Uchello: I'm a 22 year-old college student who is graduating in June. I just told my parents that I am moving into an apartment with an older man who is a friend. They have told me that they will disown me if I move into the apartment. Is that so bad? Is it really such a bad thing to move in with a close male friend?
Jan Yager: How much older?
Uchello: About 23 years, but we are really close.
Jan Yager: Why don't you want to room with a female friend similar in age?
Uchello: There was no one at the time, it's really a temporary thing. My parents are really upset about it though.
Jan Yager: Try to put yourself in your parent's shoes. They're obviously being protective and worried about your close male friend's possible feelings for you beyond friendship. If you were in their shoes what would you think?
Uchello:I totally understand, but they have always been extremely overprotective and I'm tired of it. I am just trying to gain my independence I guess.
Jan Yager: There are so many issues here. One is obviously your plans are causing a confrontation with your parents and you're 23. You're not a child anymore, but you have to consider what friendship and what roommate would be best for you. Try to focus on that rather than the reaction of your parents.
Uchello: I don't want to lose my parents. But I also know that they won't be happy if I'm not living under their roof.
Jan Yager: I just read your comment saying you're trying to gain independence. You have to question if moving in with a man 23 years your senior is gaining your independence or trading dependency on another who is old enough to be a parent.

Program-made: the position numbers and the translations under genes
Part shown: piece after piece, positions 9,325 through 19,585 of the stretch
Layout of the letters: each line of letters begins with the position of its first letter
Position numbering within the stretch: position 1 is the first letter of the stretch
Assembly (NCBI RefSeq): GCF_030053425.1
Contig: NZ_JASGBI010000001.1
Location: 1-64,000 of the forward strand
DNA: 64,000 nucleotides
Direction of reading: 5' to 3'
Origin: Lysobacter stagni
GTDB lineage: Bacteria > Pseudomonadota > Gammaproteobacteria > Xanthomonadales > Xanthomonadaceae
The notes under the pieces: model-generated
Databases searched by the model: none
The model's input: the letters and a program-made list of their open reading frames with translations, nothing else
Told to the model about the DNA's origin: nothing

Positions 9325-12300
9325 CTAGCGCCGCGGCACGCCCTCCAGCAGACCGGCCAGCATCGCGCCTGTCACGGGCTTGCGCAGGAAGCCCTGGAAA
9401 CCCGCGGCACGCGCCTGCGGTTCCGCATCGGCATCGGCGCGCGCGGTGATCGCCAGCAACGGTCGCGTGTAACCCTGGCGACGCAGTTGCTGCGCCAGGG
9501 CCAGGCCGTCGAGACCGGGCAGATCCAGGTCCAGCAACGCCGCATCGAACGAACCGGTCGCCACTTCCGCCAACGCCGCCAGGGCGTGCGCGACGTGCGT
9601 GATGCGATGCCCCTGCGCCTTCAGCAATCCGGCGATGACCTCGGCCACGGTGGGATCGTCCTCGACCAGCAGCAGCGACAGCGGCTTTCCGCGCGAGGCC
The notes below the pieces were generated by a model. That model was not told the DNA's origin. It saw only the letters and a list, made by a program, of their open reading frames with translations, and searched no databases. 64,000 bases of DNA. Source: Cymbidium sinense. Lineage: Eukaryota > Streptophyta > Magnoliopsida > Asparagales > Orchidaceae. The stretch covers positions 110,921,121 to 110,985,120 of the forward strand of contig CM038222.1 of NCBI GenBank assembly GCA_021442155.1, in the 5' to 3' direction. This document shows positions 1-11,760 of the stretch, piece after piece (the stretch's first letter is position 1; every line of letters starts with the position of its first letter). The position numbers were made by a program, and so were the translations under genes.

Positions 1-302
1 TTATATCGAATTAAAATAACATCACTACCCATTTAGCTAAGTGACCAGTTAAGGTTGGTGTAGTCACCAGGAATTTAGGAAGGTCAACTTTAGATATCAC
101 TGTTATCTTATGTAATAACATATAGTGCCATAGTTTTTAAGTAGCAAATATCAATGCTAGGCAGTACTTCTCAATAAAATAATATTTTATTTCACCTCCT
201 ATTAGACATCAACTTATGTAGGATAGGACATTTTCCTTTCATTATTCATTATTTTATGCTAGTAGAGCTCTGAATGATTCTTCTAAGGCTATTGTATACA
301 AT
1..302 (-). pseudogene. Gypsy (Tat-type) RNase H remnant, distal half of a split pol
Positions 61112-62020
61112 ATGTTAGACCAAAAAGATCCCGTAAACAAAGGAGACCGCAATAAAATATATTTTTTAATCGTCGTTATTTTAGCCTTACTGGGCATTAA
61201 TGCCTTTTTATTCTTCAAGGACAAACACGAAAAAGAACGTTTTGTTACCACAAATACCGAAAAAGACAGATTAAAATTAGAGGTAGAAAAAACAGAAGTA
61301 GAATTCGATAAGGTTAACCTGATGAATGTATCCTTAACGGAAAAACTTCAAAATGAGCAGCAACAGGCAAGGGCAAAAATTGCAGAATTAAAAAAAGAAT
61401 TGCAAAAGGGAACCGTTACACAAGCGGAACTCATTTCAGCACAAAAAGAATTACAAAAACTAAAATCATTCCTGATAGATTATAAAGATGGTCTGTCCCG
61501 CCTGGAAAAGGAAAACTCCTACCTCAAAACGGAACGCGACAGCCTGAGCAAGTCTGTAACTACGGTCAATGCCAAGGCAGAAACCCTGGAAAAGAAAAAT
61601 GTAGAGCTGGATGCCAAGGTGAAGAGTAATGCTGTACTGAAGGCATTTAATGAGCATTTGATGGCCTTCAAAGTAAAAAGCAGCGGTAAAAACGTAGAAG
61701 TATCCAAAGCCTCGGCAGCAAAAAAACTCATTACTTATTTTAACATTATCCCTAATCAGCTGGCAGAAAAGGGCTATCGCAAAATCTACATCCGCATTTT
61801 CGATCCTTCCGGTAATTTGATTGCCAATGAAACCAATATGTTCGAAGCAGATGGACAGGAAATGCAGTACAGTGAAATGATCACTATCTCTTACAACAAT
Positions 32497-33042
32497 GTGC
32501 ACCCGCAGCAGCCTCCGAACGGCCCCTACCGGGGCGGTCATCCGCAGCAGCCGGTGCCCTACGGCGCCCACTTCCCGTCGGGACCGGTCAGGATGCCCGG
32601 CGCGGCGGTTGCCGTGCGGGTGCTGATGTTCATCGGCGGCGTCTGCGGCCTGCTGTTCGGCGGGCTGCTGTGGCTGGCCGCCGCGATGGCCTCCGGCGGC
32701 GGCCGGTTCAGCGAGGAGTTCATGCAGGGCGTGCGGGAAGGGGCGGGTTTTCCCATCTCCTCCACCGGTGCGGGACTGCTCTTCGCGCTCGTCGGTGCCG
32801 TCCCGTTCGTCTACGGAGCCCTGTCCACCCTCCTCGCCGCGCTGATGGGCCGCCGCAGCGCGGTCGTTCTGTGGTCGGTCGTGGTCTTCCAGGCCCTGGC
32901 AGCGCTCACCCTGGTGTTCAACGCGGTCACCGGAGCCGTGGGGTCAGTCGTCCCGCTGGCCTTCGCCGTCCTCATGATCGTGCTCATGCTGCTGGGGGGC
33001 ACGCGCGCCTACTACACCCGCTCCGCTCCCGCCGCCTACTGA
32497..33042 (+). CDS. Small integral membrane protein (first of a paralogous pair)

Uchello: Good point, thanks. It's something to think about.
1Copper: Has the Internet affected the way friendships develop and or progress?
Jan Yager: That's a very interesting question.
1Copper: I thought so too.
Jan Yager:The Internet has certainly made it possible to almost instantly connect with others who share interests. Also just through logging on and interacting through the Internet both potential friends show that they want to reach out to others. Like pen pals used to. The speed with which you can instantly communicate is both positive and negative, as is the potential anonymity that writing to an email address offers, even beyond writing to a PO box with a traditional letter.
Jan Yager: Does that answer your question?
1Copper: I see. Basically it's just a faster version of the letter?
Jan Yager: It's not just faster but there is more networking than ever before. Certainly pen pals did not have the ability to chat the way people can on the Internet.
POOHMLC1: My friends are dwindling because I am limiting myself to only the very close ones.